Friday, June 08, 2007


Sherman Alexie's blog

Sherman Alexie, author of a terrific YA book, The Absolutely True Diary of a Part-Time Indian, has been writing outstanding fiction for many years, for the grown-ups. Most people would not use his books with teens, but you and should decide for yourself, based on the guidelines of your particular school. (Americans are an odd bunch. Glorify violence. Fear sex.) Do get True Diary for your library. Add it to required reading lists. It is one of my favorite books for young adults.

Alexie is a very engaging speaker, too. Quite funny. Nothing sacred. I've seen him do Bush's swagger, and he did a hilarious "why do you want to use us as mascots?!!! We LOST. YOU BEAT US."

In addition to True Diary, he's got another book out that he's promoting. It's called Flight. He's keeping a blog as he's out on the book tour. Take a look. It's laugh-out-loud reading.

Thursday, June 07, 2007

"We" the People?

A few years back, the National Endowment for the Humanities and the American Library Association began a "We the People" Bookshelf program that was designed to, on an annual basis, select a handful of books with specific themes. These books would reflect the peoples of the United States of America. That first "shelf" of books was troubling in many ways. Those who view literature critically for its representation (or lack thereof) of American Indians took great issue with that list. We wrote letters to NEH and ALA to document our concerns, but no changes were made to that first shelf, and books chosen in the ensuing years give evidence that our concerns were not taken seriously. Or, perhaps they were, but the NEH in the Bush administration has a specific agenda driving the selection of books that dismisses us.

Conversations about those "bookshelfs" continue. Below is a post written by Professor Jean Mendoza, a colleague and friend with whom I celebrate and commiserate about life and books. Jean's post was part of conversation taking place recently on the CCBC-NET listserv. I share it here with her permission.

_______________

Date: Friday, May 18, 2007

Oh, goodness, this mention of "We, the People" touches a nerve.

A colleague and I have decided the NEH and ALA should call it, "We, Some People" because significant voices are left out and others effectively silenced in and by several of the selections each year.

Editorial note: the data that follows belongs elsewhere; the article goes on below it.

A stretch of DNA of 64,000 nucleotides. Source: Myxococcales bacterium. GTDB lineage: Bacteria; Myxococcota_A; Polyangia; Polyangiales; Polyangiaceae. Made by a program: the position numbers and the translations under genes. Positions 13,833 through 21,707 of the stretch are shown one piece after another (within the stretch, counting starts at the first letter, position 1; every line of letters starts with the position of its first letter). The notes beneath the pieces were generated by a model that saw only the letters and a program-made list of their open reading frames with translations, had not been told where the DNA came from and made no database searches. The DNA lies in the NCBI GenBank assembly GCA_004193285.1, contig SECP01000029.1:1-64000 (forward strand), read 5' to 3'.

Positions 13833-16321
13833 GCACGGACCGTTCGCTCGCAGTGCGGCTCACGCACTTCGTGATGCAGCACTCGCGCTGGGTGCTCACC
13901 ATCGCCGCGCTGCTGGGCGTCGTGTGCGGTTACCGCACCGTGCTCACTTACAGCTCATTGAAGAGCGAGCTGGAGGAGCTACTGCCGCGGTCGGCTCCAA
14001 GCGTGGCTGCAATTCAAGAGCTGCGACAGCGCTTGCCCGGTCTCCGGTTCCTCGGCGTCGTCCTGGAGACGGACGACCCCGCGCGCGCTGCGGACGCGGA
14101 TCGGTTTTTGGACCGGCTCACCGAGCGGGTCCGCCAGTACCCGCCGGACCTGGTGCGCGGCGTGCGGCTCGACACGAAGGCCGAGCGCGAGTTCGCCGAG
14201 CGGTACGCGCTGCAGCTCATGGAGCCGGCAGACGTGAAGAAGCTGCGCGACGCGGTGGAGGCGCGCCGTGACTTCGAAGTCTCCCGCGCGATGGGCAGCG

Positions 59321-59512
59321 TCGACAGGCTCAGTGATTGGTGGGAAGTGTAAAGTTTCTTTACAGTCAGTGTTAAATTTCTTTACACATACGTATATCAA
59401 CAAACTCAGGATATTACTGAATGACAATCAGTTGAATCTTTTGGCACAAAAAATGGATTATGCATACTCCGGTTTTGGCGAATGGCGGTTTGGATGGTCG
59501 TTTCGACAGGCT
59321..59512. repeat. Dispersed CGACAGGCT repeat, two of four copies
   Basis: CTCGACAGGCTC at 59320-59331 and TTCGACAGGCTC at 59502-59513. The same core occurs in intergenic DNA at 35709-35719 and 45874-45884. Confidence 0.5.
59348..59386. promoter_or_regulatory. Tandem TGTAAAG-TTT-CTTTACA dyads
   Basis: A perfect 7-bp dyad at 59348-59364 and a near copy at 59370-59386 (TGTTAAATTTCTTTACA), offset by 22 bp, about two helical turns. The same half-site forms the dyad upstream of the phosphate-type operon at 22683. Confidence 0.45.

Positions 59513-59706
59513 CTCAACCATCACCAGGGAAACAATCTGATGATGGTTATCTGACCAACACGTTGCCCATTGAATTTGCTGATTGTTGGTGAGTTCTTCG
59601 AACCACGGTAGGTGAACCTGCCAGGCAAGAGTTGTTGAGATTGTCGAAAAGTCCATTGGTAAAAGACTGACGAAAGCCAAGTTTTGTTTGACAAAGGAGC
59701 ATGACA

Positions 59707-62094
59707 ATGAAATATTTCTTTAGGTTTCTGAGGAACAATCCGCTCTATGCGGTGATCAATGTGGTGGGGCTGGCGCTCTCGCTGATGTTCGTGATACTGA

If one believes (as I do) in the notion of "mirrors and windows" (per Sims-Bishop and others) -- that good literature for children offers them mirrors of their own lives and windows on the lives of people who are "different from them" -- several "WE, the People" selections are highly problematic, distorting both the reflections and the view....

After the first "Bookshelf" list came out, several Native scholars and parents noted the complete absence of books by Native writers, while two of the books, Little House on the Prairie and The Matchlock Gun, contained extremely negative representations of indigenous people. There was no way that a Native child could find in that collection (called Courage) any images of people of his/her heritage suggesting that his/her ancestors might in fact have been courageous, or even fully human and equal in importance to the "settlers". There were more problems with that year's list, but I'll just stick to the problematic representations of indigenous North Americans.

The next year, "Freedom" was the metaphor/topic and again no works by Native writers (or illustrators) were included, though one story with a Native protagonist, by a white writer, appears -- the problematic The Girl Who Loved Wild Horses by Paul Goble. The implication of this absence is that Native people's stories have no relevance in discussions of "Freedom". The irony grows painful.

The next year's collection is called "Becoming American". Probably I shouldn't get started on that choice of title. Who was here first? Who may have struggled the most with what it means, or meant, to "become American"?? And who is unrepresented, except in a book by a white author? As my husband sometimes says, "The irony rusts me out."

And as for this year's shelf, entitled "The Pursuit of Happiness" -- apparently, in the eyes of the "We, the People" selection committee, no indigenous writers of books for young people have made their characters pursue happiness in a manner worthy of inclusion in the collection.